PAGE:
4. Sea level rise is an issue that needs to be addressed, but the sea level has been rising since the end of the Little Ice Age by about 0.8"/20mm per decade. This isn't going to be a huge issue anywhere outside of Bangladesh and some of the smaller island nations in the next decade. I think we can plan to accommodate a 2mm per year increase in sea level since we have been been doing so successfully for over a century. Look at the London Tidal Barrier. It appears that in the last 20 to 30 years that sea level rise has accelerated to around 1.2"/30mm per decade. We can keep ahead of an increase of 1.5"/38mm per decade pretty easily. If it accelerates to 2"/50mm per decade it will be a bit tougher to deal with. But given the utter incompetence of the predictions regarding the temperature impact of increasing CO2 levels over the past 40 years, it seems highly unlikely that this time the same groups will be right about how fast and how disastrous sea level rise problems will be. We have been 10 years from the global warming cataclysm for 40 years. Odd how the cataclysm keeps moving to the right... Any areas that are currently close to problematic during storm surges should receive funding for weather defense engineering over the next 10 to 20 years. It isn't like it is going to rise more than a couple of inches every 10 years. https://royalsociety.org/topics-policy/projects/climate-change-evidence-causes/question-14/
  5. Ah. So it was the Sunset Limited. Thanks for the reminder, Jis. I just assumed that the Vimeo was using current train dispositions. My Dad used to have a phrase about the perils of assuming stuff. ;-) Sad to see an entire section of Amtrak coast to coast service lost.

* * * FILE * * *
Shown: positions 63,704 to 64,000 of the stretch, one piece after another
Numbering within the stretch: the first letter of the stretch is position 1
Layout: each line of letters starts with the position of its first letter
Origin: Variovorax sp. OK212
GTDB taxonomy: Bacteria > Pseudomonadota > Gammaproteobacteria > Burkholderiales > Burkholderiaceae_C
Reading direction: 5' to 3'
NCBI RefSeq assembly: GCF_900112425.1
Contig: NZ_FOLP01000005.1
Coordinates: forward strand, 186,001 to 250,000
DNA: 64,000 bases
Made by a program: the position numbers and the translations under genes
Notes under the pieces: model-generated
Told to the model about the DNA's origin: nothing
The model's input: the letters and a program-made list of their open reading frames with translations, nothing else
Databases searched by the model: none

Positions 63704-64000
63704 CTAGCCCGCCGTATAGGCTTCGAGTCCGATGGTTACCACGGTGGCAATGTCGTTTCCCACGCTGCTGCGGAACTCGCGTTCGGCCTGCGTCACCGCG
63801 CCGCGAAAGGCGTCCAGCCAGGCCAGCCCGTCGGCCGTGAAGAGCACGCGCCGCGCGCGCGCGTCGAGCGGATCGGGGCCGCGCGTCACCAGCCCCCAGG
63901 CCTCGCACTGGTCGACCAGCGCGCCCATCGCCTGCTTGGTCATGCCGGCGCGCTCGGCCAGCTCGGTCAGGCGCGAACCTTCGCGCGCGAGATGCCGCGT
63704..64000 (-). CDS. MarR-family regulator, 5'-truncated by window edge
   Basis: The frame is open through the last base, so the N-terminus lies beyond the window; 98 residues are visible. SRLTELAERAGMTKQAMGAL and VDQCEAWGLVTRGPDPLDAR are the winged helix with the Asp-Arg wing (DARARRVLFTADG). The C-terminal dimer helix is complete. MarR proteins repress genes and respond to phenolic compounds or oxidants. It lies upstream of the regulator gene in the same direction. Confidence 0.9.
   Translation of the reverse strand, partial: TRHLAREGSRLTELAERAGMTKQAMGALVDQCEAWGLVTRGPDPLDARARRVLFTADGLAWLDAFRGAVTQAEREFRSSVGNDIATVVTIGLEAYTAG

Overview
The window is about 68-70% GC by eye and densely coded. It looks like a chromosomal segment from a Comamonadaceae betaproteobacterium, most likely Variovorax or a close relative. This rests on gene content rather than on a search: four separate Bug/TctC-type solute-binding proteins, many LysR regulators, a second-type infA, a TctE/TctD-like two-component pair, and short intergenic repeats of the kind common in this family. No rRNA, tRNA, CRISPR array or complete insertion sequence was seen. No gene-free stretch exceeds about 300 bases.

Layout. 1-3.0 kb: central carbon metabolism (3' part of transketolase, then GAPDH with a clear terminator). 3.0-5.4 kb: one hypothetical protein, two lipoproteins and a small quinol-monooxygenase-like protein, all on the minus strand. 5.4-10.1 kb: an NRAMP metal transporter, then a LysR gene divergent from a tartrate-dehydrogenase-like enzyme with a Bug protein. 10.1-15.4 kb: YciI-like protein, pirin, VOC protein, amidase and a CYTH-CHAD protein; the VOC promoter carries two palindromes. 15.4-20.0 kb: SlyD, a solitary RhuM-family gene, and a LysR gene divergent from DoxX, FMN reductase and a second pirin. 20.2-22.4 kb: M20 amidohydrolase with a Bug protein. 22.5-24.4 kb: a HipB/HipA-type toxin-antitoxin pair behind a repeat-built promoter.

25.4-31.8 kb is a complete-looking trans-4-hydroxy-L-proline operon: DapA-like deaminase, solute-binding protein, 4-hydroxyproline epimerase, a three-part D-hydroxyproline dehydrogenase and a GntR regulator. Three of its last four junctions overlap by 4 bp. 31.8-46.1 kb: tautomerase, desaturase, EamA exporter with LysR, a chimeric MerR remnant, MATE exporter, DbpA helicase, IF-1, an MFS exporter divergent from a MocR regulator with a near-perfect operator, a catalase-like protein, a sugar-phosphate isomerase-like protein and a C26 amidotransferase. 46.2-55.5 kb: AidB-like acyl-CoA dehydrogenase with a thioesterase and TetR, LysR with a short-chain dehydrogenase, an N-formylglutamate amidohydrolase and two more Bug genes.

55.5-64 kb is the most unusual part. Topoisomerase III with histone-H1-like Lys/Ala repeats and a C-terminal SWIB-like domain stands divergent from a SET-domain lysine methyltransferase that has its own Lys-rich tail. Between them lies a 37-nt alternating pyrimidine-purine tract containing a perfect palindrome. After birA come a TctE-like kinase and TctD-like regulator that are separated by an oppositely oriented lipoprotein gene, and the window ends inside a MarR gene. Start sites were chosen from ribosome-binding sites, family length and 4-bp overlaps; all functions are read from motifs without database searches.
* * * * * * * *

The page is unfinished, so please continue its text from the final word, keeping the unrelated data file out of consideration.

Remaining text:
6. What was the Amtrak train that traveled between Florida and New Orleans? Is there such a thing? I saw two icons make the journey and I thought that was a thing of the past.
  7. I think the elevator part of the concept is the weakest part. No wait, the skates are the weakest part. On third thought the training wheels are even worse! But it may be true that his company can build a 14' bore tunnel very inexpensively. And that, all by itself, would be the gem in a pile of dross.
  8. The claim is that TBC built 1.14 miles of 14 foot bore/12 foot finished tunnel for $10mn. If that is true, that is a huge reduction in price per mile. They did it by using a lot of new techniques, including increasing the power supply to the drill, building the tunnels concrete shroud while the drilling is ongoing, reducing the fill dirt waste disposal problem by pressing the waste dirt into usable bricks and other things that other companies had never tried all at the same time. Is Musk puffing Godots capabilities? Probably yes, but if the price per mile was twice what he claims it is still a great achievement.